Thursday, November 6, 2014 | News

Making high-quality abortion care a priority—even in the world’s most remote regions

How
does quality improvement become part of the routine, ongoing process of
providing abortion-related care? At Ipas-supported training and service
delivery sites around the world, that question is getting special
attention—and the effort already is translating into better care for
women in some of the world’s most remote and impoverished areas.

A recent example comes from Ethiopia, where Ipas has provided
training to health officials on how to monitor and improve quality of
care. A quality-improvement team visiting a hospital noticed that a
young health officer was not using the latest recommended dosage regimen
for second-trimester medical abortion. They gave him a copy of the most up-to-date, evidence-based clinical guidance,
which he reviewed overnight. Two days later he reported that he had
implemented the new regimen with a woman at the hospital and that it had
worked well.  And most important, the woman had been able to leave the
hospital and return to her family several hours earlier than she would
have with the dosage regimen he had been using previously.

That site visit was part of an Ipas monitoring program that offers
technical assistance on quality improvement to Ipas-supported facilities
in Africa, Asia and Latin America. “It’s not about arriving with a
checklist and finding fault,” says Ipas Senior Clinical Advisor Bill
Powell. “We’re there to hear from providers and clinic staff about
barriers, challenges and ideas for local solutions, provide up-to-date
clinical guidance, and learn about promising practices and support
providers.”  It’s a collaborative process, he says, aimed at improving
care for women.

Ideally, each site visit includes
observation of uterine evacuation services, with the permission of the
client and provider. The visiting team—made up of Ipas Clinical Affairs
and in-country Health Systems advisors—also looks at logbooks and goes
over clinical questions with providers and facility managers. They
discuss issues including:

  • pain management
  • offering a range of contraceptive methods
  • expanding choice for women by offering medical abortion
  • putting the latest clinical evidence into practice
  • making services more accessible and responsive to young women.

The program and trainings emphasize that
improving quality is closely linked to creating a “safety culture.”
Providers and facility managers are encouraged to view cases where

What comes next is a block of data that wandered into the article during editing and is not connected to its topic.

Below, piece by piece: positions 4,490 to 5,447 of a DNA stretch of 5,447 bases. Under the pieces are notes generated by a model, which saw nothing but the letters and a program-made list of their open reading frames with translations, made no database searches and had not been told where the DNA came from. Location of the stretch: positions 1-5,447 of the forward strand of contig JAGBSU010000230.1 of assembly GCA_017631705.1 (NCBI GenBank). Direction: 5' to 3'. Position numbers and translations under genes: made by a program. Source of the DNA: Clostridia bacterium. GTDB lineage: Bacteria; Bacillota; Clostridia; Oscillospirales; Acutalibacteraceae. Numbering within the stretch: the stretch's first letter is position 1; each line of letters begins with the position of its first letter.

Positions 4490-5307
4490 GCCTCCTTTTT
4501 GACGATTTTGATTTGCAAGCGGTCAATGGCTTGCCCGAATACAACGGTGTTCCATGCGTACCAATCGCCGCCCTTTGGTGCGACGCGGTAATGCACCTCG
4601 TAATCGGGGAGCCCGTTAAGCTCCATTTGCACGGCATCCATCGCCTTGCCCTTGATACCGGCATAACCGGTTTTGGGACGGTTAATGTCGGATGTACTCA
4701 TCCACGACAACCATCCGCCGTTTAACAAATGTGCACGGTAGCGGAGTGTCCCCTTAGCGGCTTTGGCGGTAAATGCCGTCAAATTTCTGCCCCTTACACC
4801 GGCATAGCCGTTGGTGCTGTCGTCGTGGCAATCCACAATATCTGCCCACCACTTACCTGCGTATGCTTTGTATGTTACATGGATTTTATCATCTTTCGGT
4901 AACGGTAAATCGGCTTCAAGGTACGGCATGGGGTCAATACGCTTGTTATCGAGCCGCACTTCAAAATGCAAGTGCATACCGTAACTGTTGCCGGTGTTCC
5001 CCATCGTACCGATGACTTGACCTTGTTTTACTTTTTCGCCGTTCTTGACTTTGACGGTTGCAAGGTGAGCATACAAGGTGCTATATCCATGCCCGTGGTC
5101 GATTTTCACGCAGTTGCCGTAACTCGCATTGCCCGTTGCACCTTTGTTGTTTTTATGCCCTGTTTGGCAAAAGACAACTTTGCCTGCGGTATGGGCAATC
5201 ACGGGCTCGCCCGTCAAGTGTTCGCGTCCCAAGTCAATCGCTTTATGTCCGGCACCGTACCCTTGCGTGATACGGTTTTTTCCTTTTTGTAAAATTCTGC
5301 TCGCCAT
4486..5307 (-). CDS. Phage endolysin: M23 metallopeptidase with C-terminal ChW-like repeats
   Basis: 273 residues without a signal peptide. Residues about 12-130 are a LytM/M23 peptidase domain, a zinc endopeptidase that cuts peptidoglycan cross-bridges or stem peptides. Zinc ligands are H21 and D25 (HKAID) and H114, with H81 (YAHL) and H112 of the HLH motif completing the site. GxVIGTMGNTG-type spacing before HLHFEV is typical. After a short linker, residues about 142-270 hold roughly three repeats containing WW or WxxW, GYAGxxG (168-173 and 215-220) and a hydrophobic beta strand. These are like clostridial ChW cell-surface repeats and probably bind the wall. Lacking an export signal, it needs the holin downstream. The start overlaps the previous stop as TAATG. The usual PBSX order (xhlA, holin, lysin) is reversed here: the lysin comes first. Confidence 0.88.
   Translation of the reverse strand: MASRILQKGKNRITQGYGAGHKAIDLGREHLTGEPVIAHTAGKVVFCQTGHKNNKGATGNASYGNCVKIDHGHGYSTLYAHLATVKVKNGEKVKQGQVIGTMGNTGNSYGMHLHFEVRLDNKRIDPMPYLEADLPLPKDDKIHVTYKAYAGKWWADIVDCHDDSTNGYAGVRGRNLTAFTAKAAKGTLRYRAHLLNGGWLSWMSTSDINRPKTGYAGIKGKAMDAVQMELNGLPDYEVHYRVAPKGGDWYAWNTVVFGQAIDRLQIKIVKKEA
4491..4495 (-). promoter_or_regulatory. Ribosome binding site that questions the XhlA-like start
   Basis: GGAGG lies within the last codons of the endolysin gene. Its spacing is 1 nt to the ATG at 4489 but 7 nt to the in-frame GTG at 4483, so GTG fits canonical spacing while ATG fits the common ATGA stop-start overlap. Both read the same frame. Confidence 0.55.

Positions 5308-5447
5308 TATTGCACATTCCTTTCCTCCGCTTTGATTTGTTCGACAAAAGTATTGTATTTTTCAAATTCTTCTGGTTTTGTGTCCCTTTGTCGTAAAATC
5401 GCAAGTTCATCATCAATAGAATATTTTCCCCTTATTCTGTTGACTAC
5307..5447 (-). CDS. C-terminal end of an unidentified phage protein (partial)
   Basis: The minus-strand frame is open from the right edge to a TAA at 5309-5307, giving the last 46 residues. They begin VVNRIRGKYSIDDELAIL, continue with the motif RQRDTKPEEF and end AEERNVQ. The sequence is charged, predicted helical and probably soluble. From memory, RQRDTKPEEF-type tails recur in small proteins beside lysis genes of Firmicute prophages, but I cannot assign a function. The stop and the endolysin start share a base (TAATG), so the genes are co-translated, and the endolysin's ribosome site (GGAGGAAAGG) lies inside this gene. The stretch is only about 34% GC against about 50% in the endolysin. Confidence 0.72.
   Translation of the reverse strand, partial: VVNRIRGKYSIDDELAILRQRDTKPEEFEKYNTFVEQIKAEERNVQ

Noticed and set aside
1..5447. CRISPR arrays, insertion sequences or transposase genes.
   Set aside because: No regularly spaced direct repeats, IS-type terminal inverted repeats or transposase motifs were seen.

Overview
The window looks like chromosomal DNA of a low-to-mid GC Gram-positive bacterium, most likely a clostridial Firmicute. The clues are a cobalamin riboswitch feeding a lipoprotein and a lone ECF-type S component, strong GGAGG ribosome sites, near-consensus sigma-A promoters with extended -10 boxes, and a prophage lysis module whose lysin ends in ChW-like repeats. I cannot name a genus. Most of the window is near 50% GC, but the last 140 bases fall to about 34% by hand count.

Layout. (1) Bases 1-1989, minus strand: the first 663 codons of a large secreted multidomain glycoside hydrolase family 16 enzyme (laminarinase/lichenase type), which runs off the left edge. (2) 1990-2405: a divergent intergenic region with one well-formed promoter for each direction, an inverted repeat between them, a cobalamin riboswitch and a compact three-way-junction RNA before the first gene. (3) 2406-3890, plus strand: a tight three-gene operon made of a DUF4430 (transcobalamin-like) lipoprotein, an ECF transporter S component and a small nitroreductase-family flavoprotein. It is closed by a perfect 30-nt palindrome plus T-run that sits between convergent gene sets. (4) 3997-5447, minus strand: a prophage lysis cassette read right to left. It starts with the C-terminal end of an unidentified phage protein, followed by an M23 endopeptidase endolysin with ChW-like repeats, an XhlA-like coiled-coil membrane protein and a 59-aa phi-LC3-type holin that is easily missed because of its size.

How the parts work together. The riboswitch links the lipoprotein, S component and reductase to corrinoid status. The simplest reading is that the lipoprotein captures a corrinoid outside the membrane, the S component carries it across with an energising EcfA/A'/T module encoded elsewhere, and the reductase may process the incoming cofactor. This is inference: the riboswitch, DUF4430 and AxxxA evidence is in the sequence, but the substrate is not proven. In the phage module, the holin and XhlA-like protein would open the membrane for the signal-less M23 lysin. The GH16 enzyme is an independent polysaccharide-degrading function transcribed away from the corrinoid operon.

complications arise—including serious adverse events—not as a time to
point fingers and cast blame, but as a chance to learn and to improve
future care.

Powell recalls an incident in a remote
area of Nepal, where an auxiliary nurse midwife at a health post
provided a medical abortion for a woman in the community. The woman
experienced severe complications. Bleeding heavily and in shock, she was
admitted to a larger district hospital, where a doctor provided her
with life-saving care. In that area of Nepal, Powell notes, there was a
good chance the nurse would be accosted by angry family and community
members, possibly leading to the discontinuation of abortion services at
that health post. The doctor who had treated the complications,
however, helped to diffuse the situation by making a point of meeting
with the nurse, her administrator and community leaders. He reviewed the
case with the nurse, and talked with the health post administrator and
community leaders about the importance of the nurse’s work in providing
safe abortion care.

“The doctor acknowledged that
complications, though rare, do occur. His willingness to meet with the
community and share that information helped to prevent abortion services
from being cut off in that community,” says Powell. “That is a prime
example of creating a safety culture.”

Dr. Deeb Shrestha Dangol, an ob-gyn and
Senior Program Advisor for Ipas Nepal, notes that the doctor in that
instance had received orientation on serious adverse events from Ipas
Nepal at a provider network meeting. “The ‘no-blame’ approach is really
important. We do orientations at the facility level and with
stakeholders in the district, so that providers can feel supported and
will continue providing services,” she says.

As Tibebu Aleymayehu, Ipas Senior
Program Advisor, adds: “What these stories show is that partnership is
the most important aspect of the monitoring program—whether it’s with
communities, providers, or trainers—and that improving quality makes a
real difference in women’s lives.”

Download the latest Clinical Updates in Reproductive Health.

For more information, contact media@ipas.org